Return to the Hundred Acre Wood
What parents need to know
Parents Need to Know
Parents need to know that there's little to be concerned with here: a mention of drinking whiskey, a bike brand, and an ear-boxing by an annoyed Owl.
What's the story?
Christopher Robin returns to the Wood, a bit older and more grown-up, to spend a summer with his old friends Pooh, Piglet, Owl, Rabbit, Kanga, Tigger, and Roo, as well as a new friend, an otter named Lottie. Together they play cricket, set up a school, search for missing bees, and have other gentle adventures.
Is it any good?
Why, oh why, do publishers do this? Eighty years ago, A. A. Milne wrote two magical books about Winnie the Pooh (as well as two books of poetry for children), enchantingly illustrated by Ernest H. Shepard. Now, for reasons that pass understanding, someone decided a sequel was needed, and Milne's estate gave its permission. Author David Benedictus and artist Mark Burgess do their best to imitate the style of the original, and do a decent job of it. But, predictably, the one-of-a-kind magic that imbued the original, born of a father's love for his son in a time long past, is gone.
What's left here is not terrible. Were it not attempting to follow in the footsteps of a classic, it might even be considered a pleasant enough set of bedtime stories. For children who have read the originals and clamor for more, this is passable. But if your children haven't read the originals, and especially if the Disney movie versions have convinced them it's for babies, go there first. Milne's works are timeless, enchanting, and a more challenging read than most kids might suspect. They should be a part of everyone's childhood.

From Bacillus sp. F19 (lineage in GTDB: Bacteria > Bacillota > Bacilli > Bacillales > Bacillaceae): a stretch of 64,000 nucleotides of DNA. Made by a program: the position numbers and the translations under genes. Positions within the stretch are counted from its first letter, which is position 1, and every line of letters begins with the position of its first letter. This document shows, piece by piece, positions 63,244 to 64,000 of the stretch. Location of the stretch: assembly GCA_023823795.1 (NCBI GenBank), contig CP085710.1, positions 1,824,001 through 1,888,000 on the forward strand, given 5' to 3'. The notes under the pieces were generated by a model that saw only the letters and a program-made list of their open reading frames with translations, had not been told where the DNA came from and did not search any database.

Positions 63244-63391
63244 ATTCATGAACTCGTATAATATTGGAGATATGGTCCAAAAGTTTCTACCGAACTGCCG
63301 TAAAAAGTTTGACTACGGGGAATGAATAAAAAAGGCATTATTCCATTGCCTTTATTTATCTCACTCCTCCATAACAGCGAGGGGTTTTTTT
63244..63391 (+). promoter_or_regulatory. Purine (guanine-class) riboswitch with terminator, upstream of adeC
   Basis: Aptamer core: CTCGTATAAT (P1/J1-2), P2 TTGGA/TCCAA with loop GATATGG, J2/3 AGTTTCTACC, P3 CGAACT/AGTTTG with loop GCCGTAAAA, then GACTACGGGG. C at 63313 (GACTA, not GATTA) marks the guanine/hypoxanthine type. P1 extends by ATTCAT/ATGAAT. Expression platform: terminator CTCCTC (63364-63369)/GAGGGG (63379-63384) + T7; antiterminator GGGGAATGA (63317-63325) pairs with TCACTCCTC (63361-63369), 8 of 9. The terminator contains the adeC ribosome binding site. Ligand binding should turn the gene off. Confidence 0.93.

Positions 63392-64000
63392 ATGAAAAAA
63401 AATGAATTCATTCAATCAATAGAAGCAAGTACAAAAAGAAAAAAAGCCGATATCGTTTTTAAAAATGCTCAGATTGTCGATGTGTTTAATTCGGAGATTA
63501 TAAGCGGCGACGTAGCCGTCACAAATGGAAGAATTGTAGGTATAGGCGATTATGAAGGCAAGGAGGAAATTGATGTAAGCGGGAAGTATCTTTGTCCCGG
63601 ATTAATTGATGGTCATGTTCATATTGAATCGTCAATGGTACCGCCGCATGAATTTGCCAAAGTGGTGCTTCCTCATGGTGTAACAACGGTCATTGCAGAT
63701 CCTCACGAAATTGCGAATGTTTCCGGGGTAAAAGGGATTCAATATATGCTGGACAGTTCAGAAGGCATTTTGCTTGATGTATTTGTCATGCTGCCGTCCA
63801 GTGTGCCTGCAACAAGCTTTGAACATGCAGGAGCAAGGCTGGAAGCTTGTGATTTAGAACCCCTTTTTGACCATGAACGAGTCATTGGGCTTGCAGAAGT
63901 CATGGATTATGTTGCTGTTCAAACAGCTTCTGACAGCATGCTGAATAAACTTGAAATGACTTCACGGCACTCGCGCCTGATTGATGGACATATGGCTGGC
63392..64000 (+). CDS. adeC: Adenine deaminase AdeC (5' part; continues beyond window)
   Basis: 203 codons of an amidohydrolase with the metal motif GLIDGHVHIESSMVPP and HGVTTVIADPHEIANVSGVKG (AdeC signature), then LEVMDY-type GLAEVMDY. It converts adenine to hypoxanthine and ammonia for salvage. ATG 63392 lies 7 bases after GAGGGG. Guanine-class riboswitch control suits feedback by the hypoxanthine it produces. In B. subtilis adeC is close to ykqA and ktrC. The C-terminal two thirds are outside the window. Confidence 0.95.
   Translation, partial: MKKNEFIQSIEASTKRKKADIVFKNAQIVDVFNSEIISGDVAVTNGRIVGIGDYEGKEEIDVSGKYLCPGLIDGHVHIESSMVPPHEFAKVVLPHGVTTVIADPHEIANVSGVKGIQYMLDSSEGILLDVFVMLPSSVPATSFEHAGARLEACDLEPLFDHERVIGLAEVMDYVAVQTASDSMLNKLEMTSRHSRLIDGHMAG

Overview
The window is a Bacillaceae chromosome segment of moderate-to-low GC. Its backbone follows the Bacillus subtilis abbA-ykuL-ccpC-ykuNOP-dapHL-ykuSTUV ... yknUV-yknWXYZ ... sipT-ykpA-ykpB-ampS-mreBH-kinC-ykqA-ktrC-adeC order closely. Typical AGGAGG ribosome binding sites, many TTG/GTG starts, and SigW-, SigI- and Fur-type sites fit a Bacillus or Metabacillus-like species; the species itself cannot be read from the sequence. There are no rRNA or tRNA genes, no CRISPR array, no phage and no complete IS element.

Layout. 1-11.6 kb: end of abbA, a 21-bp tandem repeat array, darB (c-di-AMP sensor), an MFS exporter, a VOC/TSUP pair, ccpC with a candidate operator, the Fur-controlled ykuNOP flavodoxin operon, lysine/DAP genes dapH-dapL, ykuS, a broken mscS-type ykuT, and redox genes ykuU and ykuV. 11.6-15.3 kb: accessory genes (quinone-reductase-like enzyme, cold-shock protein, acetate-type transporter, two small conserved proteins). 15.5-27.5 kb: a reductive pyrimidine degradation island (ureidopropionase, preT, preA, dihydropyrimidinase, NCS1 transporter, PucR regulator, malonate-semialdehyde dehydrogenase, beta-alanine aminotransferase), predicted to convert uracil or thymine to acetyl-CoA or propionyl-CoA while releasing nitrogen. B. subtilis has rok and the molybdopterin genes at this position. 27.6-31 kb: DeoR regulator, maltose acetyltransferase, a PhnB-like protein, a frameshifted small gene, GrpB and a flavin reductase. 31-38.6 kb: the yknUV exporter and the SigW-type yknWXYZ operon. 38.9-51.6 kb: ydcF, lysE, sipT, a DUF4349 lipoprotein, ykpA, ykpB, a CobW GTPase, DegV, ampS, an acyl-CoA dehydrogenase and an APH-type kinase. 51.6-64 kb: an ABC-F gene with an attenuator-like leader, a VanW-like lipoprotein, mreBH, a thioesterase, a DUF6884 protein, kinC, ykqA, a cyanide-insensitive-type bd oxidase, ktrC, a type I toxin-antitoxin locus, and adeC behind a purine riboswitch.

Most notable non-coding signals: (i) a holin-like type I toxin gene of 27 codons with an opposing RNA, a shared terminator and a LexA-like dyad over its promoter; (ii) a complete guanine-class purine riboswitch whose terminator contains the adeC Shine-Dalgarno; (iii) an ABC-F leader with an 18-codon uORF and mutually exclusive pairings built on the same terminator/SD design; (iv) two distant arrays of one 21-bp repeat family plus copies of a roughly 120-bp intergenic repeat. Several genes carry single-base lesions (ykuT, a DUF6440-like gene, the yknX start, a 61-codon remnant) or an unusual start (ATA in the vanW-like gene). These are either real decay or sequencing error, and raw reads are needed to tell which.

Burgess does a decent job of imitating Ernest H. Shepard. Though PIglet looks wrong, and Christopher Robin looks like he has aged much more than a year since the last book, the illustrations are pleasant and occasionally amusing.
Families can talk about...
Families can talk about sequels to classics. Have you read the original books? How does this compare? In what ways is the writing similar and different? The pictures?
Why do publishers have authors write sequels to deceased authors'
books? Why are authors willing to do it? Why would Milne's estate allow
If you were an author, would you want to write a sequel to a book
you loved? Would you be happy if someone wrote a sequel to one of your
books after you died?